Scenic and playful, the Middle Channel is like a less extreme little sister to Ottawa’s mighty Main Channel. A run down the Middle offers many friendly and forgiving waves and whether you paddle a creek boat, playboat or open boat, there are surf features for all experience levels. Each rapid can be scouted or portaged, but the pool-drop nature of this channel makes it an ideal classroom for those wishing to polish basic whitewater skills like combat rolls and ferrying. Keep an eye (and ear) out for the impressive Garvin’s Chutes. Take out on the left if you aren’t up for the class IV+ Elevator Shaft, Dragon’s Tongue, S-T Chute or Staircase, four stout lines, and take in the grandeur of this impressive cascade from shore.

Up for the challenge? Run the big water that the Ottawa is famous for by taking two right turns to head down the Main Channel. Home to features like Garburator, Push Button, and rapids like Norman’s and Coliseum, this is big water at its finest.

Either channel you choose will bring you to the same take out at River Run Rafting, and will leave you reliving waves you surfed, thinking about the play spot you want to spend more time at tomorrow.

Team NRS paddler, Anna Bruno paddles Garburator. Photo: Adriene Lecknecht

Once the boats are tied down food becomes top priority. Enjoy the view of farm fields as you drive the 15 minutes to Cobden for food made with local ingredients and beer brewed on location at Whitewater Brewery. Started up by a group of raft guides, it’s a place to gather at the end of a day on the water. Grab a frosty pint of their paddler-specific beers like the Class IV IPA or the Whistling Paddler. Stick around in the evening for live music by local artists.

Tent, cabin or cottage, there are accommodations of all varieties in various proximities to the water’s edge. Pitch a tent or park a trailer at River Run for the best stars, best take out, big fire pits and great swimming beach. Or rent a cabin that sleeps up to six at OWL Rafting or the whole log cottage for 12 people at Wilderness Tours. Wherever you choose to lay your head, be sure to bring bug spray and long pants. And watch out for the poison ivy!

After a few days on the water, give your arms a rest and hit the bike trails that run riverside along the Main Channel. The BORCA (Beachburg Off Road Cycling Association) volunteer trail builders have a knack for making the best of the terrain and have created high-quality cross-country bike trails all over the valley, using the gradient to create flowy tracks unexpected in this part of Ontario.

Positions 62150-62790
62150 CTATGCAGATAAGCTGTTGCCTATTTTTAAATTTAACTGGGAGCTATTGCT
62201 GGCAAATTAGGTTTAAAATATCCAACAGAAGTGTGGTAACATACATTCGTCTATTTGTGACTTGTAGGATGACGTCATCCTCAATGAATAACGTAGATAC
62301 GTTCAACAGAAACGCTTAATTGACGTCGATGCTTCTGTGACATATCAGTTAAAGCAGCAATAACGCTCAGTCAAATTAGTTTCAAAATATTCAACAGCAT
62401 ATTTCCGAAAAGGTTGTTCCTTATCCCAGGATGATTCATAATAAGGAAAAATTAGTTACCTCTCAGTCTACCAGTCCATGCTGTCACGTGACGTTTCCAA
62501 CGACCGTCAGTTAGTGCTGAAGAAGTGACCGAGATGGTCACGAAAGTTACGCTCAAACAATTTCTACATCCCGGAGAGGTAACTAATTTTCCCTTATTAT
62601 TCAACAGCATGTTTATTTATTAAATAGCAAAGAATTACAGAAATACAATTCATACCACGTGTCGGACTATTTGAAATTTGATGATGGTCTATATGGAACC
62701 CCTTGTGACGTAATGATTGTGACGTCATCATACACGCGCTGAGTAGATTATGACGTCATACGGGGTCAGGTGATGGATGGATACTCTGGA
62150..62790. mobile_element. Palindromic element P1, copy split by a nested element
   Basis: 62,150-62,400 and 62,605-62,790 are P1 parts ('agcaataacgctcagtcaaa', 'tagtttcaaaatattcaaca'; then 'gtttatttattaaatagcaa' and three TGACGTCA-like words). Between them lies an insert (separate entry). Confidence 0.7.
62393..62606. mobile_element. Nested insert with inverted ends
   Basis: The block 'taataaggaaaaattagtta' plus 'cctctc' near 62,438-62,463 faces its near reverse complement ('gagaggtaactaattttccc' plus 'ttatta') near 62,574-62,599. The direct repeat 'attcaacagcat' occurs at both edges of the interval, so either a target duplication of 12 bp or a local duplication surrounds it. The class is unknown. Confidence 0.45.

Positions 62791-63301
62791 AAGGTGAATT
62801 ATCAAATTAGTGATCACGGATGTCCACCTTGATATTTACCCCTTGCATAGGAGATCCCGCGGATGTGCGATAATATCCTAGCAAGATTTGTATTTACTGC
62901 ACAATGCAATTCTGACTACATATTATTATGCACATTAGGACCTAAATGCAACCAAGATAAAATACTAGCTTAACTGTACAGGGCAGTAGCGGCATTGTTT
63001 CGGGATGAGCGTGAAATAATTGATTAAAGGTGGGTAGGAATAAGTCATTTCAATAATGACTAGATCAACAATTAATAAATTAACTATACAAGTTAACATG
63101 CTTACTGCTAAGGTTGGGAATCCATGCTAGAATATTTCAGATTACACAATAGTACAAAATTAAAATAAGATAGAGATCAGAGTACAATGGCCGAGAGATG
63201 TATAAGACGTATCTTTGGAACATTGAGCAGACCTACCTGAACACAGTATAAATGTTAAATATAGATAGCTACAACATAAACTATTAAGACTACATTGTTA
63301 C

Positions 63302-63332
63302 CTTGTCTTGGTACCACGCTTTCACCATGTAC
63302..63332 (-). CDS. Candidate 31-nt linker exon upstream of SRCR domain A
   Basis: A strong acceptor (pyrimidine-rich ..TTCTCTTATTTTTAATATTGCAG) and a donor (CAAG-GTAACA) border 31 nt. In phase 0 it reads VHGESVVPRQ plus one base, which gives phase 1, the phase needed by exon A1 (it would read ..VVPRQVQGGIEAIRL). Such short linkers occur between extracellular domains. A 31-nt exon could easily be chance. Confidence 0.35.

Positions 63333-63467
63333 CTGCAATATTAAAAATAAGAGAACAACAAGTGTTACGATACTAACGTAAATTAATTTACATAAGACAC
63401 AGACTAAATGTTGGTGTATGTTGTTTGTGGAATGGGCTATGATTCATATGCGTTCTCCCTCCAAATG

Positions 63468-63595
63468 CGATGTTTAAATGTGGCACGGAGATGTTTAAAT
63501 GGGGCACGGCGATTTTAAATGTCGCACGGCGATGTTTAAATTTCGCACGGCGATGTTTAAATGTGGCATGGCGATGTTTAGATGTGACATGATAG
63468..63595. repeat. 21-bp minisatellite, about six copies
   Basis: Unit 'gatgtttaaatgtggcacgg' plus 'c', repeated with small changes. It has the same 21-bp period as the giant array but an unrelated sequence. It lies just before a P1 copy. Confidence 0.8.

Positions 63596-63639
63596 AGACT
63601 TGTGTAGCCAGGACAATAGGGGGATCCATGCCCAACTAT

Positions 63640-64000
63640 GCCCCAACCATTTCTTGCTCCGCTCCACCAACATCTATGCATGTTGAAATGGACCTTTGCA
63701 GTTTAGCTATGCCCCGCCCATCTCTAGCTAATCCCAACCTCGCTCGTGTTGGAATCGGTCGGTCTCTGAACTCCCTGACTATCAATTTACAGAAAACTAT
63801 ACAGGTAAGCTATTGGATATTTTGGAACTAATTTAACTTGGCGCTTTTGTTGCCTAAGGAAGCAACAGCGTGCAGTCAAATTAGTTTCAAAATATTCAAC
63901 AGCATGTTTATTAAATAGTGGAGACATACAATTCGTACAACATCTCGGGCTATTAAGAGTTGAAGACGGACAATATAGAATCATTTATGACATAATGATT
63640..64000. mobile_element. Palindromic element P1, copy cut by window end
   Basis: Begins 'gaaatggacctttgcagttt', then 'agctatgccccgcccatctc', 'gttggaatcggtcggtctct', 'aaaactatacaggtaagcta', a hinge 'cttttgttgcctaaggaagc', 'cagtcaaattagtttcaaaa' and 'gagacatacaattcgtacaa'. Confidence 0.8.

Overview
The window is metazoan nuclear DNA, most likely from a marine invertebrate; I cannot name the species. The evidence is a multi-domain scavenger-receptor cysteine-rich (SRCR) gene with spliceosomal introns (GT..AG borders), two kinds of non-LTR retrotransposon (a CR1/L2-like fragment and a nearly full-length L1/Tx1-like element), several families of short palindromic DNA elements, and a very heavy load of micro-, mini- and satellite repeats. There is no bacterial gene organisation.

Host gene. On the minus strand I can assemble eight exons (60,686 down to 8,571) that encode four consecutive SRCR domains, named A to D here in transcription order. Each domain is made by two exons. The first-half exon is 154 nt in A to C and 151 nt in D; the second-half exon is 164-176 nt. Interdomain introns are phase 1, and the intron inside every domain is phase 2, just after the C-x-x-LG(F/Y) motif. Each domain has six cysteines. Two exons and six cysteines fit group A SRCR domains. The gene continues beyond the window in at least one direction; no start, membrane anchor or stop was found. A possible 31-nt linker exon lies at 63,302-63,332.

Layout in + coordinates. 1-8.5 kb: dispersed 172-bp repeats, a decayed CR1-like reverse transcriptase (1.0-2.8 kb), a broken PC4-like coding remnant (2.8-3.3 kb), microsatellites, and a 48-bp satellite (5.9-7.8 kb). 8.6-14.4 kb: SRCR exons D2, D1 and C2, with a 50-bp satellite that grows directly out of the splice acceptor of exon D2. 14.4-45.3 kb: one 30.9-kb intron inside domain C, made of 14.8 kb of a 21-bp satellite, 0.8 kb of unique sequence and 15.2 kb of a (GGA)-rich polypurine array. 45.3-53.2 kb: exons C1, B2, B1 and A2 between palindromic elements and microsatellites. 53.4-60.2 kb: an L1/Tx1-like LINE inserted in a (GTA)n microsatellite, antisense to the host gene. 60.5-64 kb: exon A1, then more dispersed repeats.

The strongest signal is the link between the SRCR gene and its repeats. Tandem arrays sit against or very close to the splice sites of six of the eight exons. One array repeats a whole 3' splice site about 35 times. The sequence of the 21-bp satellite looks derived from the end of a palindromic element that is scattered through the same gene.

Once you have worked up an appetite, drive for 30 minutes into Pembroke, the largest nearby town, where you can hit the Beer Store to restock liquid supplies and get a decadent plate of crepes at The Nook Creperie, a French-inspired restaurant downtown Pembroke, perfect for the more sophisticated pallets. If calories are the priority, go across the street for all-you-can-eat Sumo Sushi, for some rolls and hot dishes of surprisingly good quality given their proximity to the sea.

If biking isn’t your thing, take a 40-minute drive to the Bonnechere Caves in nearby Eganville and check out the prehistoric fossils via a guided or self-guided tour. On your way back to the river, taste the local favorite, poutine, at the Cobden’s Chip Pit located in front of the only set of lights in town!

Depending on the season and the water levels, there are lots of nearby rivers to try. Quebec’s Rouge River offers a collection of drops called the Seven Sisters and the Gatineau River is home to High Tension, a coveted mini-run surf wave. Or try the Petawawa River, home to the spring rafting race Hell or Highwater, an event that helped save this river from aggressive hydroelectric power schemes in the early 2000s.

As your kayak-stacked car passes a tractor on the road to the put in, don’t forget to wave. This friendly and genuine local language is the essence of the Ottawa. Dusty farm fields and a wet river contrast each other, just like the mellow beginner rapids with the technical class IV ones. Whether it’s for a weekend, a week or the whole summer, there is something for everyone and enough of it, even the locals don’t get bored.

Second drop on the Upper Petawawa; Photo: Anna Bruno